"I am not familiar with either of those women," Ziva dismissed, rising from the table and sparing no glance for him as she made for the front room. "And if that is all you can think of to say, after I trust you with a very important decision in my life, then I must have—"
"Hey, hey, wait..." Tony's longer stride easily overtook hers, cutting off her path. "I was just trying to wrap my head around this. Ziva, you're going to be a mom." Awe dripped from the declaration, matching the mixture of disbelief and wonder lightening years off his grizzled federal agent façade.
"That is usually what they call women who have a child, yes," she snarked, but could feel herself softening.
"So, what happens next? You bring her back…?"
Ziva dragged a hand through her wavy locks, pulling the loose strands away from her face. "That is the goal now, though I cannot say it was part of my plan when I started at Domiz."
"Repentus interruptus?" Tony suggested with an impish eyebrow waggle.
Her eyes rolled, though he was not entirely off the mark. Once Sana came into her life, repenting for her sins became secondary to caring for the girl. Was her original journey rendered complete just because another had taken precedent? She was no expert, but something told her absolution was not so convenient.
"Perhaps it was not the perfect time, but I could not pass up NCIS' agreement to help with the adoption in return for something I have done a hundred times before."
His mouth split in a sideways smile. "This Sana is one lucky girl."
Ziva searched his gaze for anything less than total sincerity. "You are just saying that," she said, calling his bluff.
"Why would I lie to you? And about this, of all things?" He scooped her hands into his own, pulling her closer. "I've seen you with kids before. Little Amira, Mike Franks' granddaughter? She loved you instantly."
And Ziva had loved Amira. It was remarkable to her the bond one could forge with a child, even in a brief span of time, such as the day the girl and her mother, Leyla, were under NCIS protective custody. Thinking back on it, Amira was not unlike Sana: gangly, sweet, in harm's way through no fault of her own…
"I know how long you've wanted a family," Tony continued, his thumbs grazing over her knuckles. He truly did; he'd been the one, after visions of marriage and children with Ray Cruz dissolved, to reassure her that she would get everything she wanted, someday. "If this is how you see all that finally happening for you, then why not go for it?"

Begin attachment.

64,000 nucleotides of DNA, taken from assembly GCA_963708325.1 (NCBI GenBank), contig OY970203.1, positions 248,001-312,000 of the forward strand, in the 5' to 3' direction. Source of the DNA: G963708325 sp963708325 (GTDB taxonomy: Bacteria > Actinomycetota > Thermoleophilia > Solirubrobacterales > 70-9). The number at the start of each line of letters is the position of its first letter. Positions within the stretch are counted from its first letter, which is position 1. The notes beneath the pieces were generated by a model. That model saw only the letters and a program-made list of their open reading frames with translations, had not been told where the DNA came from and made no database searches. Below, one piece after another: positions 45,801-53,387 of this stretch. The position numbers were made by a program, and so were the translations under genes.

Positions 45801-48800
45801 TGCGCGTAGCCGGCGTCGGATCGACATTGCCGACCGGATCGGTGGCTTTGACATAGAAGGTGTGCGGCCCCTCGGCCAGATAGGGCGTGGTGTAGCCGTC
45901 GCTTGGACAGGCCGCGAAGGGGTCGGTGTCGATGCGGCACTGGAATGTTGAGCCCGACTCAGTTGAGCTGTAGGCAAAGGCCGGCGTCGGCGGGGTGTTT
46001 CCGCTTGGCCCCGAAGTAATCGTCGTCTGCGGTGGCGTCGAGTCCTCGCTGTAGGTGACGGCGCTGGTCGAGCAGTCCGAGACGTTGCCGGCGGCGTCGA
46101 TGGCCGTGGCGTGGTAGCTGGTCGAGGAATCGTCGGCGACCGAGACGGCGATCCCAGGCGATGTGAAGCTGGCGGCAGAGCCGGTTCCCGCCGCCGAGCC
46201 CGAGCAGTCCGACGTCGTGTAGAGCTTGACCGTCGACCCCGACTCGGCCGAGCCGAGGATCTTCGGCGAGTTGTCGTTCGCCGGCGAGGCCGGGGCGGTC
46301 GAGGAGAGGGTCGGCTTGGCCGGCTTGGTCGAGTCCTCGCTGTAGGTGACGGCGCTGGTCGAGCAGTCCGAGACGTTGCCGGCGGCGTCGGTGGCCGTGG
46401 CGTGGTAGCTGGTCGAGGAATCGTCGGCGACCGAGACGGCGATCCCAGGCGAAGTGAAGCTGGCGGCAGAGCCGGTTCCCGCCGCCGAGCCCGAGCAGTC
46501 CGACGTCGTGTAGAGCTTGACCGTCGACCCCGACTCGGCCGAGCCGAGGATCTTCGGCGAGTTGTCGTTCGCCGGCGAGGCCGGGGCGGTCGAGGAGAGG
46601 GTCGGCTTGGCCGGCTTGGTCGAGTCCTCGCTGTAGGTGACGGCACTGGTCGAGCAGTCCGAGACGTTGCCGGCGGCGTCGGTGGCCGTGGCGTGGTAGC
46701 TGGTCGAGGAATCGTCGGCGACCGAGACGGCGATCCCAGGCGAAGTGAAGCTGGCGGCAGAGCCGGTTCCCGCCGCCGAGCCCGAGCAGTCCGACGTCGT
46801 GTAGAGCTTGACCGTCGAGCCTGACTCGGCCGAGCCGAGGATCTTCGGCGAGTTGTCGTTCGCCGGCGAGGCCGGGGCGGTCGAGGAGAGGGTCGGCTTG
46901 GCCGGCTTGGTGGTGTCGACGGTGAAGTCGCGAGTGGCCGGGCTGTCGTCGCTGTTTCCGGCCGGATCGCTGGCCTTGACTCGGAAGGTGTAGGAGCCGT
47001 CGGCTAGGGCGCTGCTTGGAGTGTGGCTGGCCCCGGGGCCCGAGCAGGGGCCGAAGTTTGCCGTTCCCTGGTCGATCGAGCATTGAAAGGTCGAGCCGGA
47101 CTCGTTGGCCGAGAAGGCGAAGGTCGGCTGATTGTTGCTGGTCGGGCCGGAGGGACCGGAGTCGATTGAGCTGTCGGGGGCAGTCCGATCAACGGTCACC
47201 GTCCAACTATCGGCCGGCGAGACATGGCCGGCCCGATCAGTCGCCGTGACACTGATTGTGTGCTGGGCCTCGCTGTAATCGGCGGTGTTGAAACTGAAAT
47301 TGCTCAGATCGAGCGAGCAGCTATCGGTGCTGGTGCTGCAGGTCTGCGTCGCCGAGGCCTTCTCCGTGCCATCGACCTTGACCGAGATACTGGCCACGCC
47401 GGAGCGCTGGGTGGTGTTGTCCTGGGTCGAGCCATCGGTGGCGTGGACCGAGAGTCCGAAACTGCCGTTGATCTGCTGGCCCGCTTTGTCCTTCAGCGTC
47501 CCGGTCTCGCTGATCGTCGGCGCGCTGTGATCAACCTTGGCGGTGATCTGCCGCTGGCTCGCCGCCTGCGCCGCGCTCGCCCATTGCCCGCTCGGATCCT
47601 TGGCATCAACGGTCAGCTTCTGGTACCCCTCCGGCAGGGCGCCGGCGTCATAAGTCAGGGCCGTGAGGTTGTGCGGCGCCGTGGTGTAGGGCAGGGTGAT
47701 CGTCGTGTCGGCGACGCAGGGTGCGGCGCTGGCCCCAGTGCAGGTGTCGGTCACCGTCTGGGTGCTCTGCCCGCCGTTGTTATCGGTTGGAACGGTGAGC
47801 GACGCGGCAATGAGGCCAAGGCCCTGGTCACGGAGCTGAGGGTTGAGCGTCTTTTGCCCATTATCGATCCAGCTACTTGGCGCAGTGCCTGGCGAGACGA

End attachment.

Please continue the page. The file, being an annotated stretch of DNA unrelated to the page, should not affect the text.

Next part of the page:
Content, but are you happy?
While his voice gave nothing away, traces of lament resided in the shadows cast onto his face by the restive flames in the fireplace, the lone source of light in the room. For a long time, they ran parallel in romantic dysfunction. Now, she was skipping ahead in the normal progression of settling down. Without him.
Never one to let a heavy moment linger, Tony stepped back to let his eyes roam over her. "One thing's for sure, you're totally gonna rock mom jeans."
"I have never heard of those," she told him honestly. "What is the difference between 'mom jeans' and regular jeans?"
His sigh was as weary as the shake of his head. "You're even further out of the loop than usual. How long has it been since you've seen a movie? Don't lie to me, Ziva David."
Knocking his playfully wagging finger out of her face, she stepped around him and eased herself down onto the edge of the coffee table. "The truth is, I am the lucky one when it comes to Sana. She is, um, wonderful," the proud soon-to-be-mom gushed, not bothering to contain her bright grin. "She likes to draw and color, mostly animals. Before I left, I asked her to make me something every day until I returned for her."
There would be four or five by now, depending if she'd drawn one the afternoon Ziva departed. How many drawings would there be, in the end? By the time she arranged for everything here, completed her side of the bargain…even one more day seemed too long.
"You miss her."
While lost in her own thoughts, Tony had seated himself on the couch across from her. Their knees brushed and settled against each other, sharing the space.
"Yes, very much." Her smile tilted towards the ground. "The connection I feel to her is something I cannot explain to you anymore than myself."
The special agent prompted, "Well, since you know her better than anyone else, you can give me some pointers. Does she like jokes? Can I woo her with a little 'Knock-knock, who's there?' or are we still in 'got your nose' territory?"
"You could," she chuckled, "if you can do it all in Arabic."
"Oh, I would've thought by now you'd have turned her into a polyglot after your own heart."
"Why would she need to learn a new language if everyone around her speaks her native tongue? There will be time for that later."
"Huh, didn't think of it that way." Tony scratched at the day's worth of stubble on his jaw, pausing at his chin. "What?"